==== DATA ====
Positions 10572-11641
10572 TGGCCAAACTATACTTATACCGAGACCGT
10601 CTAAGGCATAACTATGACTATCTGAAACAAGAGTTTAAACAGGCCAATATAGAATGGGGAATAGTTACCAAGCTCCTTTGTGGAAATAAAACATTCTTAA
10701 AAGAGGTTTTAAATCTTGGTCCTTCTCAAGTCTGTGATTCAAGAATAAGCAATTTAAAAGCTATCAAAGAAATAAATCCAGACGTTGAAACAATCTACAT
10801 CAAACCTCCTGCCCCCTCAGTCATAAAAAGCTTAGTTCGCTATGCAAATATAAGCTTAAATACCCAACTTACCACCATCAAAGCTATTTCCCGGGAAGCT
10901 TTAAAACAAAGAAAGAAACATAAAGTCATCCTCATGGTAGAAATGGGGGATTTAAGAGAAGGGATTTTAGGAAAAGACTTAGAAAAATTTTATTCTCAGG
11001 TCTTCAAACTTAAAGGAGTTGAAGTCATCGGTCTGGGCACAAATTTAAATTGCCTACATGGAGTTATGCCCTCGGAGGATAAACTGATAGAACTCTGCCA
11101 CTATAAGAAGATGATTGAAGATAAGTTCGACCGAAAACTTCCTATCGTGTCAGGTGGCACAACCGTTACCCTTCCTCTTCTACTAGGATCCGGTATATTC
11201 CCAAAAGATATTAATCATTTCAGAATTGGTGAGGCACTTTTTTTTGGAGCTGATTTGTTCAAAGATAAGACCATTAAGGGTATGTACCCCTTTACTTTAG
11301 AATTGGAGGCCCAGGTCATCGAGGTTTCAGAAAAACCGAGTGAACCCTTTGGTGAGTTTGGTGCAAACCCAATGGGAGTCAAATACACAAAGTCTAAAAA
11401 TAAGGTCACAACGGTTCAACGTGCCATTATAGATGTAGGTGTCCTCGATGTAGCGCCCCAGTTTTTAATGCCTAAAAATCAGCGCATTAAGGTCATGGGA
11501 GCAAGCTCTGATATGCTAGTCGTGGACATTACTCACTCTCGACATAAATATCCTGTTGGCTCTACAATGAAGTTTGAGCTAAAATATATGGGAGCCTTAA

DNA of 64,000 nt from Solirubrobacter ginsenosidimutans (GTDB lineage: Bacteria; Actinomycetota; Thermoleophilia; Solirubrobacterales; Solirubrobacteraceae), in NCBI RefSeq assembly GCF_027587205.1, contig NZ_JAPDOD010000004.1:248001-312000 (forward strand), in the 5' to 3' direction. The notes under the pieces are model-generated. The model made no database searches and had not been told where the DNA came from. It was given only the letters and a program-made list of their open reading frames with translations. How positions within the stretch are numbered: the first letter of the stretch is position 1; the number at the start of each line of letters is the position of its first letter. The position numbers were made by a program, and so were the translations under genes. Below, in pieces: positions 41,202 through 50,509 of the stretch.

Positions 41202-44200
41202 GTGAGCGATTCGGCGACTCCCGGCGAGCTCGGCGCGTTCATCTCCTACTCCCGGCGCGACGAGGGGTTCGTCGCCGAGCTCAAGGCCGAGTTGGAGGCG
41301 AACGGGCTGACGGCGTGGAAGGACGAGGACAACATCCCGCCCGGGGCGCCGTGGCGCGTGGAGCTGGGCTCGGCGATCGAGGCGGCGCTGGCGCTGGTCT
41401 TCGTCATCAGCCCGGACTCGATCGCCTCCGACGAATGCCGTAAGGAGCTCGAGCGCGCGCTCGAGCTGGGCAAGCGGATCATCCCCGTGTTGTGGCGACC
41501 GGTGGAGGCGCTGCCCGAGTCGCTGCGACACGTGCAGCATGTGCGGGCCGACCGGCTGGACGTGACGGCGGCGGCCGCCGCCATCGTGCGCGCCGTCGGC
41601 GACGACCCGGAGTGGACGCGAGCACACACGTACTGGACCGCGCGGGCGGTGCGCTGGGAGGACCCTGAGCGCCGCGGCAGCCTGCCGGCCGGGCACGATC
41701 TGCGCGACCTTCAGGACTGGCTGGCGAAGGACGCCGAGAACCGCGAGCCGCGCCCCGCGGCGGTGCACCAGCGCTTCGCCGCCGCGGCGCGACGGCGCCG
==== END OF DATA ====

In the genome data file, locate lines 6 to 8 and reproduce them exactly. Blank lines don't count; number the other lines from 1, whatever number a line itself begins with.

10901 TTAAAACAAAGAAAGAAACATAAAGTCATCCTCATGGTAGAAATGGGGGATTTAAGAGAAGGGATTTTAGGAAAAGACTTAGAAAAATTTTATTCTCAGG
11001 TCTTCAAACTTAAAGGAGTTGAAGTCATCGGTCTGGGCACAAATTTAAATTGCCTACATGGAGTTATGCCCTCGGAGGATAAACTGATAGAACTCTGCCA
11101 CTATAAGAAGATGATTGAAGATAAGTTCGACCGAAAACTTCCTATCGTGTCAGGTGGCACAACCGTTACCCTTCCTCTTCTACTAGGATCCGGTATATTC